Mechanic Paul McKenzie changed a burned-out taillight on a Fayette County School bus that was discovered by driver Tommy Hall during a safety check on Aug. 12, 2003, at the Liberty Road school bus garage. Fayette County Public Schools bus drivers took their buses out Wednesday (morning and afternoon runs) in a dry run to go over their routes and bus stops in preparation for the following Monday’s first day of school. The Fayette County School district requires 24 hours of training annually. The dry run was part of the drivers’ training seminar that week. The 215 buses travel 15,000 miles daily. Fayette County schools’ 2017-18 school year begins Wednesday morning. Photo by David Perry | Staff

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U.S. Narcotic Farm doctor, 1950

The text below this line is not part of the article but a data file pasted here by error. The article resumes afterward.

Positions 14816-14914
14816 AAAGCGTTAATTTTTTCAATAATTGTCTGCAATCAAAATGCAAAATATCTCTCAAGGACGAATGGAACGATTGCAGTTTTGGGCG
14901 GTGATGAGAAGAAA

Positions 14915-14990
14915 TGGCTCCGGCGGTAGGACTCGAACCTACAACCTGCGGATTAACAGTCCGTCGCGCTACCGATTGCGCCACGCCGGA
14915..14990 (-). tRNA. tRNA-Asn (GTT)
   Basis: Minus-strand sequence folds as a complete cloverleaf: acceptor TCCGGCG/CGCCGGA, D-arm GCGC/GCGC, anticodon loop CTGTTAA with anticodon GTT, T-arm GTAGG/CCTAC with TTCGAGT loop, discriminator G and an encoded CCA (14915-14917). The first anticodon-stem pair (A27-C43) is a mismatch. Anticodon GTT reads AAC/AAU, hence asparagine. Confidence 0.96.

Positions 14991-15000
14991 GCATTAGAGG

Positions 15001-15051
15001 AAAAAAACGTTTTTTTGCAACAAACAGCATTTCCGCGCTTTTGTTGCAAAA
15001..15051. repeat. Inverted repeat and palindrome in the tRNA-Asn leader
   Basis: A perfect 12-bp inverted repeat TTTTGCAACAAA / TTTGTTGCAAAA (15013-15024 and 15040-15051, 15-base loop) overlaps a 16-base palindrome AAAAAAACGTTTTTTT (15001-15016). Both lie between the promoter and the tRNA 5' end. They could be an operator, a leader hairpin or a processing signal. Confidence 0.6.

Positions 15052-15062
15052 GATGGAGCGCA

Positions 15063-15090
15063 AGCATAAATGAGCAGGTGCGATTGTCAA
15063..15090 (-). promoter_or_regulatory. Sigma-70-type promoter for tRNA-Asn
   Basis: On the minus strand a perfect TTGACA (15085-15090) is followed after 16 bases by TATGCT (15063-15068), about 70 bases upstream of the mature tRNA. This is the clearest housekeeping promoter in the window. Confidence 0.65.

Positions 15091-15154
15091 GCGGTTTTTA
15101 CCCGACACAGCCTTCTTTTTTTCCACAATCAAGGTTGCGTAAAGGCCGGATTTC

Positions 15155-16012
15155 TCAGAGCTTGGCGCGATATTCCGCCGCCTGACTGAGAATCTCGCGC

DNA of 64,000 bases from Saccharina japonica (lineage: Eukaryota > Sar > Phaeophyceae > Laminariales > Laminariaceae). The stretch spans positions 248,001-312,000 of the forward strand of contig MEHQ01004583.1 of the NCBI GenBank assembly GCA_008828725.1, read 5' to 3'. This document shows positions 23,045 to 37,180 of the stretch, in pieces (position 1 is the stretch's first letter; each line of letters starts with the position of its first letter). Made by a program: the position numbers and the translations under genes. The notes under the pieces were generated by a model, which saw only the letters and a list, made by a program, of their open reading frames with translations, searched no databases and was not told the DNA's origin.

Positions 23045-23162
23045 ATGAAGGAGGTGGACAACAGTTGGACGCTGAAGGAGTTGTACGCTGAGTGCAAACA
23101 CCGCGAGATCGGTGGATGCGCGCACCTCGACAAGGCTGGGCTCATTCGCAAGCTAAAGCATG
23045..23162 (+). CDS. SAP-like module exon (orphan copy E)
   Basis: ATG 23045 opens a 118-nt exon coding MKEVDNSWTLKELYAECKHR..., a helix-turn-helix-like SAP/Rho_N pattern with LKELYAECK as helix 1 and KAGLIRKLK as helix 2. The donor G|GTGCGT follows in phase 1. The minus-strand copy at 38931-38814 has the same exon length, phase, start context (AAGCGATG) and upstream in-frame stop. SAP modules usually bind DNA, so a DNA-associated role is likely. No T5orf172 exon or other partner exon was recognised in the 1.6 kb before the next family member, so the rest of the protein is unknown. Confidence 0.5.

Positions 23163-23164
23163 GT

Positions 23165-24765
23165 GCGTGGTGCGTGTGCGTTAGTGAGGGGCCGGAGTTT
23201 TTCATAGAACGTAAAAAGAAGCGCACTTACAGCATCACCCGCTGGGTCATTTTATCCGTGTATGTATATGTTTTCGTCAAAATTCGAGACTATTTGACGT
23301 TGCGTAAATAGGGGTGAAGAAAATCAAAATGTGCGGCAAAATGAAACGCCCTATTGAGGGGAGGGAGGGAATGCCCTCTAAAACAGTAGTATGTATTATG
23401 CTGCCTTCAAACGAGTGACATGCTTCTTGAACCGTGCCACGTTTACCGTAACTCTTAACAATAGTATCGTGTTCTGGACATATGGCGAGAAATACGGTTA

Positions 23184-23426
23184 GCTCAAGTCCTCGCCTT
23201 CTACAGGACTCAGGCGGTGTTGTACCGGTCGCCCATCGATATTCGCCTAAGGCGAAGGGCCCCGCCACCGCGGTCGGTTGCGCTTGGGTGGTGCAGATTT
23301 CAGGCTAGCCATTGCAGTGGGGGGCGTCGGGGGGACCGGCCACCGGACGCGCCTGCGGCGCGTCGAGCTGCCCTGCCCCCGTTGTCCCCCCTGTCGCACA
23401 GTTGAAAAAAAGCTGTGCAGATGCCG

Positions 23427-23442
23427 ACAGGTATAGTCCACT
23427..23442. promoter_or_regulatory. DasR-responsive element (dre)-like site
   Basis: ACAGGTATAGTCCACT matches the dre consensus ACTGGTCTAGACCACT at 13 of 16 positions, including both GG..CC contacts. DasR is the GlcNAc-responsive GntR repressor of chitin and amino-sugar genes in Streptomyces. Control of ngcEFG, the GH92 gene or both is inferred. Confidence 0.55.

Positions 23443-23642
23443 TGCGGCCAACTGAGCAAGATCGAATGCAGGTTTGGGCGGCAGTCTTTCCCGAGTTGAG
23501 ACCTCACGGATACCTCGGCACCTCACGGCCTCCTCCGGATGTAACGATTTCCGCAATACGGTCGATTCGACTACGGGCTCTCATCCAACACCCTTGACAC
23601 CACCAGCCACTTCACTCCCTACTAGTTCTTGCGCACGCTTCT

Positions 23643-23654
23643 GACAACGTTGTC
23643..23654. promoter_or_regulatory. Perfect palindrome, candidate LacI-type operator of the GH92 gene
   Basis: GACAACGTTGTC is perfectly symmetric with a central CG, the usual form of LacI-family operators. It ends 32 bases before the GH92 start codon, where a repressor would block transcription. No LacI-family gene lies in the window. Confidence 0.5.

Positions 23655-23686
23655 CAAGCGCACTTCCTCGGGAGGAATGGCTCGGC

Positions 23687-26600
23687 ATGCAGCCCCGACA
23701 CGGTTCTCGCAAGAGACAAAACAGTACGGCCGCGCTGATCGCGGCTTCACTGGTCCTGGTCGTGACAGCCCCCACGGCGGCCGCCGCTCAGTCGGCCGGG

Dr. Harris Isbell examined barbiturates at the United States Narcotic Farm in April 1950. Dr. Isbell was the Addiction Research Center’s director from 1945 to 1962, a period that many people considered the lab’s golden age for new discoveries. The hospital, which was renamed the U.S. Public Health Service Hospital and is now known as the Federal Medical Center, was the first prison for drug addicts in the United States. Federal inmates and people who voluntarily were admitted were treated for drug abuse problems, with mostly experimental treatments. The complex today, off Leestown Road just past Masterson Station Park, is operated by the Federal Bureau of Prisons. This photo ran with one of a series of stories by Jack Lewyn in the Lexington Herald about the fight against drug addiction. The first story ran April 17, 1950. Herald-Leader Archive Photo